Jackets set team record with seventh straight win; are they a playoff lock?

Adam Proteau
R.J. Umberger (Photo by Jamie Sabau/NHLI via Getty Images)

Don’t look now, but…on second thought, go ahead and look now – look at the Columbus Blue Jackets, present-day kickers of ass and takers of names. They’ve lost just once in January; they’re sniffing around second place in the Metro Division; and they’ve won a franchise-record seven in a row, including Tuesday’s 5-3 victory over the L.A. Kings.

There is no hotter team in the NHL than the Jackets – and they’re on this roll not just because of the play of star goalie Sergei Bobrovsky (who has won eight straight). They’re doing it with an offensive attack that doesn’t require a marquee superstar to operate.

Prior to the season, the closest thing Columbus had to a true star was Marian Gaborik, but he’s been sidelined since late December with a broken collarbone. Perhaps it’s mere coincidence the Jackets began their hot streak when Gaborik was hurt – they’re 11-3-0 since that point, after starting the season 14-7-4 – but perhaps it’s not. Maybe they’ve come together knowing there’s no Sidney Crosby around to be their shepherd through a valley of darkness.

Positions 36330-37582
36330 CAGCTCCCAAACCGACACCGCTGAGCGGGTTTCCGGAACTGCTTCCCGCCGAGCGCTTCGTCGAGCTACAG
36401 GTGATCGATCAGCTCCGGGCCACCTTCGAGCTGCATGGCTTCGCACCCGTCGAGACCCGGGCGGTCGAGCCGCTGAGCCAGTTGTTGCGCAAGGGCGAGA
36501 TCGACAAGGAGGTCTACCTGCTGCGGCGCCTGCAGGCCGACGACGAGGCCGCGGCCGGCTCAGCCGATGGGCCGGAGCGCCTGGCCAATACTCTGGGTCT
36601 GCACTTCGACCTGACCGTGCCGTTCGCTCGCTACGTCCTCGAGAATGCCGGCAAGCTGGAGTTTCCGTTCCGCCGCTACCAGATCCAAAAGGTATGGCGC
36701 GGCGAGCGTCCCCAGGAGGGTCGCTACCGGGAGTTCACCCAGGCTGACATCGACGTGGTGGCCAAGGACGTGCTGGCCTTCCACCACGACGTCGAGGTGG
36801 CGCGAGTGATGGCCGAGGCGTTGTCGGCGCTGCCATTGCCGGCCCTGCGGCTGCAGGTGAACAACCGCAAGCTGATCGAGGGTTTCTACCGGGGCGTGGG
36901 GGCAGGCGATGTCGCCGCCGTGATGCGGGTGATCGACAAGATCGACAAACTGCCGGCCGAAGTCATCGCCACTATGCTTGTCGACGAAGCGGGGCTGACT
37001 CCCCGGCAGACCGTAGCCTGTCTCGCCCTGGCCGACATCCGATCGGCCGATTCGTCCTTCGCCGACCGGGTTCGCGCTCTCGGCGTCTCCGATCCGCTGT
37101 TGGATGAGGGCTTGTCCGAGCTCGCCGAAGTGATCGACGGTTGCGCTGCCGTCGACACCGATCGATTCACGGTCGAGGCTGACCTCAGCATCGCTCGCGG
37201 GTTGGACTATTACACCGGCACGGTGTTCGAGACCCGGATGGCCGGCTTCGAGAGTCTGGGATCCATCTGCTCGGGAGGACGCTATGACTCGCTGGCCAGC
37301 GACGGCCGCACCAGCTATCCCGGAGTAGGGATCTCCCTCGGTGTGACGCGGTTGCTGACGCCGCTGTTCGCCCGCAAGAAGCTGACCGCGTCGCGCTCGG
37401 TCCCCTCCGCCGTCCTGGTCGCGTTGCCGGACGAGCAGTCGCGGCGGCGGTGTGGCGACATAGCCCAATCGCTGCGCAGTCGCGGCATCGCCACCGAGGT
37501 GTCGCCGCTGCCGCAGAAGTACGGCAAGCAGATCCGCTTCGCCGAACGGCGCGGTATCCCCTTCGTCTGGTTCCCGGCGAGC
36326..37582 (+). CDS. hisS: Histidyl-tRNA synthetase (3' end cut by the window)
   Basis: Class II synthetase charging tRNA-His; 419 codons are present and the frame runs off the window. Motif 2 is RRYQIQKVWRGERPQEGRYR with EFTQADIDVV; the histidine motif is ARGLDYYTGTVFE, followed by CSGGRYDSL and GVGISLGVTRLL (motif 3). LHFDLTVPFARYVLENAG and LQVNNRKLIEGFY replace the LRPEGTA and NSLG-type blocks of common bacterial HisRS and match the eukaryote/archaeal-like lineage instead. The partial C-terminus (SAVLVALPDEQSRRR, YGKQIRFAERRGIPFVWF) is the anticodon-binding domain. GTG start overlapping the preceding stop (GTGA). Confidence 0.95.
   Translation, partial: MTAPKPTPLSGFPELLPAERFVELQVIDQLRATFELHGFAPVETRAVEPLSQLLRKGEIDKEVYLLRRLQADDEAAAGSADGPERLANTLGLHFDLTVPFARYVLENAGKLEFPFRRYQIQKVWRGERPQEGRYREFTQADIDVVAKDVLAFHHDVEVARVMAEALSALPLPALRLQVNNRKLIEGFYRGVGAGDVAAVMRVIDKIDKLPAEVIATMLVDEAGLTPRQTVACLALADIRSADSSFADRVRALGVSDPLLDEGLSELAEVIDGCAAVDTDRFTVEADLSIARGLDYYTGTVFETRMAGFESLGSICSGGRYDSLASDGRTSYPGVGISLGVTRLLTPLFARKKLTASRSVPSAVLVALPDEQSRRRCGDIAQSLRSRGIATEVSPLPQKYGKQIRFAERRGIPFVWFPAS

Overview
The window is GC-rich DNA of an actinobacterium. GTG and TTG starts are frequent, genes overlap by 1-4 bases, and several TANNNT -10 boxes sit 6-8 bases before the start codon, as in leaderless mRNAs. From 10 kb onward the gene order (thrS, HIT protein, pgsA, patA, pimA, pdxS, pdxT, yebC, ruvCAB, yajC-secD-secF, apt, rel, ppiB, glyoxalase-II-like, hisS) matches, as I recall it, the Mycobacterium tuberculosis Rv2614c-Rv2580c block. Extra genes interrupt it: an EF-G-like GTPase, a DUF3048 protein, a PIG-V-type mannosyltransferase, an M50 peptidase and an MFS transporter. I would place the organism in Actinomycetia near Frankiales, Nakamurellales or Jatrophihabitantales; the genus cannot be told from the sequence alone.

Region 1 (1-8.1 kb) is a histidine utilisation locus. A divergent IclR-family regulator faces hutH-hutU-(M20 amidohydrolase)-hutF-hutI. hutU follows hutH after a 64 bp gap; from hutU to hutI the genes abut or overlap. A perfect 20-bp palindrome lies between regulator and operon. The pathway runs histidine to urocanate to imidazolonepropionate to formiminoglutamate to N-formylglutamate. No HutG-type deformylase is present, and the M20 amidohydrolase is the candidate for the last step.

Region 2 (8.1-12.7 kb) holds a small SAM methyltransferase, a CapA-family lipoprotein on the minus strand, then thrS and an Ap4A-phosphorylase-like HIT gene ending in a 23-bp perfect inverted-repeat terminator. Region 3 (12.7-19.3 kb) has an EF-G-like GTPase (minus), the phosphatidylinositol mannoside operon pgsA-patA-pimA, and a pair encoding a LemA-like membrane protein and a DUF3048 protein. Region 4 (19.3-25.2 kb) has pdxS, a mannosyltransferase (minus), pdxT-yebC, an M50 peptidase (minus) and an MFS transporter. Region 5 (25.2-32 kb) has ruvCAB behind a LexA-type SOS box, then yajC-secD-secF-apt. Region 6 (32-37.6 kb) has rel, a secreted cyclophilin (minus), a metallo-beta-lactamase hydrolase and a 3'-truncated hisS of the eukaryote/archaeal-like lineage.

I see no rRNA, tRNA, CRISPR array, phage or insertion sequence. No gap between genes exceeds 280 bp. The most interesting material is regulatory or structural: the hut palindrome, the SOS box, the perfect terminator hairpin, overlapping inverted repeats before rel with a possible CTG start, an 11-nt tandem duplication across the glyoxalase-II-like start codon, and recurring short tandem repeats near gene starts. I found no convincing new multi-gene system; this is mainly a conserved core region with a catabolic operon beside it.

They need goals by committee to support Bobrovsky’s stellar work and the Kings game was a perfect example. Veteran R.J. Umberger led Columbus’ scorers with a pair of goals, but the other three came from (a) one young star in the making (Ryan Johansen); (b) their prime off-season acquisition (Nathan Horton), and (c) one of the key pieces from the Rick Nash trade (Artem Anisimov). The Blue Jackets usually don’t spring to mind when you think of the NHL’s top offensive teams, but they’re eighth in the league this season in goals-per-game (2.84). In this current win streak, they’ve scored at least three goals in every game and have averaged 4.28 a night.

As it is with every team, the Jackets aren’t perfect. Their defense and special teams are merely middling and they’re only a bad week or two away from being back in the pack of teams looking at a playoff spot from the outside.

Still, take a good look at where they are as the Olympic break looms: they’re two points behind Philadelphia for third place in the Metro (with Columbus having a game in hand) and three points behind the New York Rangers (with the Jackets having three games in hand) for second place. They’re not the flashiest team, nor the most skilled. But they’re the team that currently is most comfortable in their identity.

In 2009, I infamously bet against the Jackets making the playoffs and had to wear Civil War gear to one of their post-season games. This year, I’d never make that wager.

In fact, it’s now a safer, smarter bet to bank on Columbus’ second playoff appearance in franchise history being a reality come mid-April.